ChatGPT made up research claiming guns aren’t harmful to kids. How far will we let AI go?

In recent months, artificial intelligence chatbots have taken the world by storm, with more than 100 million monthly users for the recently released ChatGPT alone. This is an exciting time for technological development—but also a dangerously fraught one, because it has become increasingly clear that this technology is not yet ready for prime time.

Since these technologies have been rolled out to the public, we have seen many examples of AI chatbots producing convincing facsimiles of the truth, without any actual factual basis. As we work to confront a weakening of societal truth and combat misinformation, these tools could open the floodgates and subject us all to a storm of confusion and falsehoods.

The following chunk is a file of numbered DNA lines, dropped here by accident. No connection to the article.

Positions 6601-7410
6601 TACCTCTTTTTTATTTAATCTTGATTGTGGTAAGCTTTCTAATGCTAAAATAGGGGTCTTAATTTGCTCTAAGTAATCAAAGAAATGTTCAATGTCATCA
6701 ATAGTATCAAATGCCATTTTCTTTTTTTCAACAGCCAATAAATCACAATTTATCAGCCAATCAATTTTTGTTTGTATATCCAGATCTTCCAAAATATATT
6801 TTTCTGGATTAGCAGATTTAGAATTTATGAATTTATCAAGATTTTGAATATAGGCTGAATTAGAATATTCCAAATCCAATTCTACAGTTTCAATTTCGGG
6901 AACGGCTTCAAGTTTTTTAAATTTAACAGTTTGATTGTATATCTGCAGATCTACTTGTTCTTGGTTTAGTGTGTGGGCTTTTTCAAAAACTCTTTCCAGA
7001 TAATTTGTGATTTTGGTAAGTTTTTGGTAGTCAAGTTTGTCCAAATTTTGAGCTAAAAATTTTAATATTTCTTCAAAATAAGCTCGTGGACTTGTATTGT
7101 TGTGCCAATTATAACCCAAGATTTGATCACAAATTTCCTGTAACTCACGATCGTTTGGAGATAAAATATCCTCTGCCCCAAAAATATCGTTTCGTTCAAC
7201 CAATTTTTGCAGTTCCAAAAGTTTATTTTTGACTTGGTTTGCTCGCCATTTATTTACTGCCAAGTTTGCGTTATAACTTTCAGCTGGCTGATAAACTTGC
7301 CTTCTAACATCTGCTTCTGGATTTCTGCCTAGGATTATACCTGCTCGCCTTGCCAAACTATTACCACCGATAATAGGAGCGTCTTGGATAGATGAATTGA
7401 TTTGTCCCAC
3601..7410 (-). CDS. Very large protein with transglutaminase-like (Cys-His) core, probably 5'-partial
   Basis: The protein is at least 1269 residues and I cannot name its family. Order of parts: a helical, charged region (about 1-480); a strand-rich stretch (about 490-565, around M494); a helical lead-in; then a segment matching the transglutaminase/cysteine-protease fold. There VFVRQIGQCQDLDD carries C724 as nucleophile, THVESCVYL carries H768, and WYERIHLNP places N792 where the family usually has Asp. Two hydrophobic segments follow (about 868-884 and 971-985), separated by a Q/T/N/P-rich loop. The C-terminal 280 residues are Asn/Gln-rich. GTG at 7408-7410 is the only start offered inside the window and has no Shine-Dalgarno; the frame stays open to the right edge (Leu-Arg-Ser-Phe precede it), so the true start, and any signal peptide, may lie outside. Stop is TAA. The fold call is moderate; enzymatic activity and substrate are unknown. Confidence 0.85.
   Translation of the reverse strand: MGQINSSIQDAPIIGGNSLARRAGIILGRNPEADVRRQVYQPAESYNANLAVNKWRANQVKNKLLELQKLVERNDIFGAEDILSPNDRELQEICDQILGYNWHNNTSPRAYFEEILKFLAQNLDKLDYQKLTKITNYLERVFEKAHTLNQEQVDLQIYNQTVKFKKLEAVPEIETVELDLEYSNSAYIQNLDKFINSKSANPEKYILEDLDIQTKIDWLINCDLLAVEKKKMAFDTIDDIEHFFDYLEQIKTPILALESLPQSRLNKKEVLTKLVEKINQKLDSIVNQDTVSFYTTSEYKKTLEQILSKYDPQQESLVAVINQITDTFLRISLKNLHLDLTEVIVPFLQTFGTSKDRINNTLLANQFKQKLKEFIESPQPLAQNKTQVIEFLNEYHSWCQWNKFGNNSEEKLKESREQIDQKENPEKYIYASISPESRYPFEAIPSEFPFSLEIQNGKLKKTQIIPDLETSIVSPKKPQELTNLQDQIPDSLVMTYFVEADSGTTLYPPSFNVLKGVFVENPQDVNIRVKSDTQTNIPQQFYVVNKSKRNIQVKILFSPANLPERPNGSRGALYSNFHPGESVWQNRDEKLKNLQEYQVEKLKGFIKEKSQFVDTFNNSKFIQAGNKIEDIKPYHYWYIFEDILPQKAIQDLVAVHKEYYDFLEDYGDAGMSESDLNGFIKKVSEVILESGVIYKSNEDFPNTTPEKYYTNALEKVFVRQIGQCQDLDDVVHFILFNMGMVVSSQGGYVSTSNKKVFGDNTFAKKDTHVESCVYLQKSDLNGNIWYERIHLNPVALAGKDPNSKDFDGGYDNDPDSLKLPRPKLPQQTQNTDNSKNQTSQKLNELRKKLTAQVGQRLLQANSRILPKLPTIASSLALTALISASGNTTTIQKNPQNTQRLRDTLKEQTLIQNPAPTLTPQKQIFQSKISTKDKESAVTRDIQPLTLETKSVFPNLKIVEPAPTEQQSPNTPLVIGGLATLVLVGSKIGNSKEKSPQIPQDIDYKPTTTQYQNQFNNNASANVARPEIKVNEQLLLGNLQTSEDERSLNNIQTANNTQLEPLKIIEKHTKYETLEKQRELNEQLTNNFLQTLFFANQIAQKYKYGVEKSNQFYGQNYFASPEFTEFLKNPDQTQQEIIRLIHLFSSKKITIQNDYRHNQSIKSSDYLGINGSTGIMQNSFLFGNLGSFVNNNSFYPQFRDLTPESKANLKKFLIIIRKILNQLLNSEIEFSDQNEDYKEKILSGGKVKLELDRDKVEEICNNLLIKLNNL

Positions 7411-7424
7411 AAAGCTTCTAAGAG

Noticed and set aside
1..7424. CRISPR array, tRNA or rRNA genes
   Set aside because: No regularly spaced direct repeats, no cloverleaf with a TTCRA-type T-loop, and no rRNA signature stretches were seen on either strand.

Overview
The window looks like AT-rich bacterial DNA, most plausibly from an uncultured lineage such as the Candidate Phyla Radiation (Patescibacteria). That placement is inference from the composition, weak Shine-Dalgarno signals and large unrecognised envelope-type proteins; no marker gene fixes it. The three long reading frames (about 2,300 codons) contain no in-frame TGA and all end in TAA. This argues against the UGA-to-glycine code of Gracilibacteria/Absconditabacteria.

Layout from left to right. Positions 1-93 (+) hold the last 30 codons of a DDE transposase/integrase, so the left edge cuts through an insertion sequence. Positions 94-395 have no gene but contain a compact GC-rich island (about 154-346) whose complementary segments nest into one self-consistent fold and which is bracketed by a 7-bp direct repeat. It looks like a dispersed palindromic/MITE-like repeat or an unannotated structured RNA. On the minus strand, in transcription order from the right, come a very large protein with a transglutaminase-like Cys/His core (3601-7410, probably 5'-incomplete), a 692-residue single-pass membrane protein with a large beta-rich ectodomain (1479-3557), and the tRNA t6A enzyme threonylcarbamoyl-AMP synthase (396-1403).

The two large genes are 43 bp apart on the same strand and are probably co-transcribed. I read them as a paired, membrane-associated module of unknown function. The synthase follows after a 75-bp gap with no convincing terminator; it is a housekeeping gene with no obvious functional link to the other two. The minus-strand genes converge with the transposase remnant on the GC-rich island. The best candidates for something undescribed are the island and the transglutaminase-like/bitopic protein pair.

I’m particularly concerned about the impact of these lies on our public health, especially after I heard a worrying story from a colleague in which ChatGPT lied about the contents of his research. When an AI chatbot makes up stories—and refuses to admit its lies—we all should be scared.

I wrote about this blatant lie, and the other risks posed by runaway technology, in a recent op-ed for USA Today.

You can read the piece here.